US official claims 50,000 Isis fighters have been killed in the last two years

It comes as MI6 chief warns Russia and Assad regime are creating a new generation of terrorists

Jon Sharman
Thursday 08 December 2016 23:52 GMT
A member of the Iraqi security forces battling Isis near Mosul
A member of the Iraqi security forces battling Isis near Mosul

The US military believes about 50,000 Isis fighters have been killed since it joined the fight against the group two years ago.

A senior military official said the figure was a "conservative estimate" and showed how US and coalition air power, alongside US troop deployments to support local forces, were proving effective, Reuters reported.

The estimated kill count is significantly higher than the total number of fighters the CIA believed Isis possessed inside Iraq and Syria in September 2014, which was between 20,000 and 31,500. A senior Kurdish leader claimed months later the real figure was closer to 200,000.

The US has also carried out airstrikes on Isis strongholds in Libya.

It comes as the director general of MI6, Alex Younger, used his first public speech to warn that the brutal military campaign by Russia and the Assad regime in Syria is creating a new generation of terrorists who will be a threat to the international community, including Britain.

He said: "As I speak, the highly organised external attack planning structures within Daesh (Isis) even as they face military threat, are plotting ways to project violence against the UK and our allies without having to leave Syria.

"I believe that Russian conduct in Syria, allied with that of Assad’s discredited regime, will, if they do not change course, provide a tragic example of the perils of forfeiting legitimacy."

Infiltrating Isis "upstream" - effectively, playing in his opponents' half of the pitch - was key to combating the threat, he added.

Analysis of leaked Isis documents by US terrorism researchers has revealed the group's recruitment footprint has widened significantly since the days of its predecessor organistion, al-Qaeda in Iraq (AQI).

In a study released on Thursday, the US military's Combating Terrorism Center said the difference between fighters' origins in 2007 and 2014 "could not be starker".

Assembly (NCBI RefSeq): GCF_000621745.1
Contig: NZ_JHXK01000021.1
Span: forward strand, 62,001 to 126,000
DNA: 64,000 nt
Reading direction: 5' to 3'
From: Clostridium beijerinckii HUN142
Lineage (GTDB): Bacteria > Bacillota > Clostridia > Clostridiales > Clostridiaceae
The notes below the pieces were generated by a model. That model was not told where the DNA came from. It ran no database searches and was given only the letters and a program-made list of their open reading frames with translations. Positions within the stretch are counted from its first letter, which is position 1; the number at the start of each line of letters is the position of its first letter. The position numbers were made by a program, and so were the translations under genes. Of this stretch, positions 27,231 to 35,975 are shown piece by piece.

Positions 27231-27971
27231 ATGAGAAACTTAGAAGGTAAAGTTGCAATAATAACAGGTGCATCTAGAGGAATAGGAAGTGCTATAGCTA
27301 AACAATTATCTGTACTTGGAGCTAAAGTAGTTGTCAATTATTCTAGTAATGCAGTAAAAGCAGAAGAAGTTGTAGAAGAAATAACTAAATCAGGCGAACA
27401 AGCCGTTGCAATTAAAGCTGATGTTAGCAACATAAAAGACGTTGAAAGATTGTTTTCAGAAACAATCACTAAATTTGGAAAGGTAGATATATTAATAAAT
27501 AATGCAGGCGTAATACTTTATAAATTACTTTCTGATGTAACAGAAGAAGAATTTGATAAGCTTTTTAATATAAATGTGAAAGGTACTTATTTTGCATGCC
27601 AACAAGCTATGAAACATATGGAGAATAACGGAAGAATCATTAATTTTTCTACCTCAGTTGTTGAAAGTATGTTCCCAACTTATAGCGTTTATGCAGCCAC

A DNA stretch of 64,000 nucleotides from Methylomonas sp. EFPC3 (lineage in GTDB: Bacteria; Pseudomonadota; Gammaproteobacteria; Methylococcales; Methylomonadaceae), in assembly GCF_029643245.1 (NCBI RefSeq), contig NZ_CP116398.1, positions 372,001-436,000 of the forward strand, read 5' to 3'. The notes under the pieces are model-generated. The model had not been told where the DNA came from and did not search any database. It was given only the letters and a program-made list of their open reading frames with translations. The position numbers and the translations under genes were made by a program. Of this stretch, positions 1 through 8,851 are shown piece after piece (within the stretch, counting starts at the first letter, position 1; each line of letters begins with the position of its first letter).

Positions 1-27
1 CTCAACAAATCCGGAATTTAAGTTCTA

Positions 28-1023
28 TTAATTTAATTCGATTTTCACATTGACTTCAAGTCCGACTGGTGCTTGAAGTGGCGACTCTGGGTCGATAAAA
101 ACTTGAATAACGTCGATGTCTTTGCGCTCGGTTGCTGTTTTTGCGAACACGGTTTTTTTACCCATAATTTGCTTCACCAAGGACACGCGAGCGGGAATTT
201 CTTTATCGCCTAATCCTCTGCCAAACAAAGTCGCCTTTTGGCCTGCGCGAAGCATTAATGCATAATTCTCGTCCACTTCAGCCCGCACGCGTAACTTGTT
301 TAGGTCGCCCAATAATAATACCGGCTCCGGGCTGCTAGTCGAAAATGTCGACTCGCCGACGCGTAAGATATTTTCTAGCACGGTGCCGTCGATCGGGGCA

Between 2006 and 2007 two countries, Saudi Arabia and Libya, accounted for 60 per cent of AQI's foreign fighter count.

But between 2011 and 2014, the 60 per cent sum broke down into seven countries. Researchers highlighted the 210 fighters who came from Russia and the 163 from the Xinjiang region of China as prime examples of the change in "geographic dynamic".

They added the new recruits "had a broader mix of backgrounds, skills and experiences, and were less interested in becoming suicide bombers", and also "were several years older on average and included people from a wider range of ages".

The US Department of Defence said on Thursday that Iraqi forces had surrounded the northern battleground city of Mosul, and a spokesman said the Isis stronghold was "effectively isolated now".

Coalition air strikes hit a tactical unit, a vehicle-borne bomb facility and supply routes, spokesman Capt Jeff Davis said.

Turkish-backed rebel forces are currently engaging Isis in Syria's al-Bab region, and the group was driven out of its former base in Sirte, Libya, on Monday.

More than 850 UK foreign fighters are believed to have joined Isis and other terrorist groups in Iraq and Syria, with half having returned.

Join our commenting forum

Join thought-provoking conversations, follow other Independent readers and see their replies


Thank you for registering

Please refresh the page or navigate to another page on the site to be automatically logged inPlease refresh your browser to be logged in